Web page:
According to the SanDisk website, these are all the same product:
( https://www.sandisk.com/home/memory-cards/sd-cards/extremepro-sd-uhs-i )
(scroll down the screen and click on "Product Numbers")
Amazon's sales region & packaging code also might be different, but what matters are the first two segments.
The V30 means:
4K UHD-READY With UHS Video Speed Class 30 (V30)
---Capacity: 32 GB
---Read Speed: up to 95 MB/s (1)
---Write Speed: up to 90 MB/s (1)
---Video Speed: C10, U3, V30
(1) Full HD (1920x1080) and 4K UHD (3840 x 2160) video support may vary based upon host device, file attributes and other factors. See: www.sandisk.com/HD
The SDSDXXG (HC I 3/10) is 4k UHD video ready (V30):
The SDSDXPA (HC I 3/10) is not:
The SDSDXPA is on the most current "TASCAM Approved" list:
UNDERSTANDING dBu & dBFS IN THE RECORDING AND MIXING PROCESSES
dBu, dBv, and dBV are power ratings. They are commonly used for audio equipment as a measure of the voltage (power level) a particular electrical circuit can receive or send without distorting.
dBu is an Analog Measurement.
Zero dBu (0 dBu) and Zero dBv (0 dBv) are in reference to .775 volts (i.e., 0 dBu / 0dBv = .775 volts). Zero dBV (0 dBV) is referenced to a different voltage level: 1.00 volt, and is not relevant to this discussion.
The pro audio (studio) standard is +4 dBu = 1.228 volts.
The home recording level standard is -7.78 dBu = 0.3162 volts.
Plus 2 dBu (+2 dBu) = 1.000 volt. If you look at the DP-24/32/SD Level Diagram in the OM, on the Mic circuit, a +2 dBu Mic input level produces a 0 dBFS level after A/D conversion to digital.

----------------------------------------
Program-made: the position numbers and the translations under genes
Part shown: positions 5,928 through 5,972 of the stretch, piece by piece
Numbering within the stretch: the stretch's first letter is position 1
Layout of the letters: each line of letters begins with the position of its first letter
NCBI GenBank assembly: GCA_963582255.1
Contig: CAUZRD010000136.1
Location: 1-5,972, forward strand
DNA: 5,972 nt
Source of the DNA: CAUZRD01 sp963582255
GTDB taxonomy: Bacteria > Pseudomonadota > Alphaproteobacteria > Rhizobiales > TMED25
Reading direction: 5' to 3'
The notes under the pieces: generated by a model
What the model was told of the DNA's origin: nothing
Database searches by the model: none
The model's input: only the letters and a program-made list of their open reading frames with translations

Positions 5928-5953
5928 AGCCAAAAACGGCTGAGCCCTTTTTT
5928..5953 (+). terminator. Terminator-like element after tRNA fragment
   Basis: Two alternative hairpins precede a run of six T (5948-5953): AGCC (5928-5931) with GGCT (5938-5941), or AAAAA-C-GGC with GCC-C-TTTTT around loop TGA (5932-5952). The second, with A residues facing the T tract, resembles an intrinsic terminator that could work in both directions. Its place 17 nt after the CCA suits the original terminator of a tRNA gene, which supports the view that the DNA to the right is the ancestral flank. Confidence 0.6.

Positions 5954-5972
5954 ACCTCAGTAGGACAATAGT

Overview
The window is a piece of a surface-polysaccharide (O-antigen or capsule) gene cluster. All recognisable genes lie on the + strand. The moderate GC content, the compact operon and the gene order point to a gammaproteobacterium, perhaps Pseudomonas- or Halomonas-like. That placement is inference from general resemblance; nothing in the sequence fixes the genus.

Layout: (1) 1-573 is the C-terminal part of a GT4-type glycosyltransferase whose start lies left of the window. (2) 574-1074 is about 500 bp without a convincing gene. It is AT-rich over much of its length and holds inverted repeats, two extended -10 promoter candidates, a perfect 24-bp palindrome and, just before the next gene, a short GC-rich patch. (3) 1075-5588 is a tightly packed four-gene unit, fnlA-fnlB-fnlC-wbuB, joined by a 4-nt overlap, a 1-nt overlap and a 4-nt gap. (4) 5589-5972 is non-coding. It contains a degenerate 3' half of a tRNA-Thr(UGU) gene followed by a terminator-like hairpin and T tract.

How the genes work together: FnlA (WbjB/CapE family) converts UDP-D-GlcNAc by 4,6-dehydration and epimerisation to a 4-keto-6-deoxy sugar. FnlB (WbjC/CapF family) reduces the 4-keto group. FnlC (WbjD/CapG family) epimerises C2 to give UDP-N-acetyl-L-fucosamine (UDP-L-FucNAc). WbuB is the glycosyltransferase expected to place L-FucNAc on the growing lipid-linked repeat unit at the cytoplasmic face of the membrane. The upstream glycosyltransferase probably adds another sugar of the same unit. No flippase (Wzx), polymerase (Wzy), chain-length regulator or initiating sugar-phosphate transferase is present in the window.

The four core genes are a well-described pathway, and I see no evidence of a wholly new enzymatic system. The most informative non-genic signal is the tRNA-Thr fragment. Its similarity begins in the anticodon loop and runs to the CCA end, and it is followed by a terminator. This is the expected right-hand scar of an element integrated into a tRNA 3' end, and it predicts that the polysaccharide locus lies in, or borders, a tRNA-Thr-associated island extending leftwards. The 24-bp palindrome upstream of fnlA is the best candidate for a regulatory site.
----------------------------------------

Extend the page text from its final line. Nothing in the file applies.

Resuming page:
The Decibel is an Analog Measurement.
The decibel is a logarithmic measure. A sound with an intensity that is twice that of a reference sound corresponds to an increase of little more than 3 decibels. In common practice, the reference point of 0 decibels is the minimum threshold of hearing.
A decibel is just an analog ratio that represents the relationship of two analog sounds. A decibel has no intrinsic value. Doubling the sound level produces a 3dB logarithmic change of the second sound in relation to the first, regardless of what the actual first sound level is. Because the decibel is logarithmic, there is no linear correlation between voltage and decibels.
dBFS is a Digital Measurement.
dBFS is "Decibels Relative to Full Scale". Full Scale is only relevant in the digital world. It is the point beyond which there is nothing but distortion when converted back to analog. For D/A conversion purposes, in the digital domain everything is 0 dBFS or less; there's no such thing as +3 dBFS.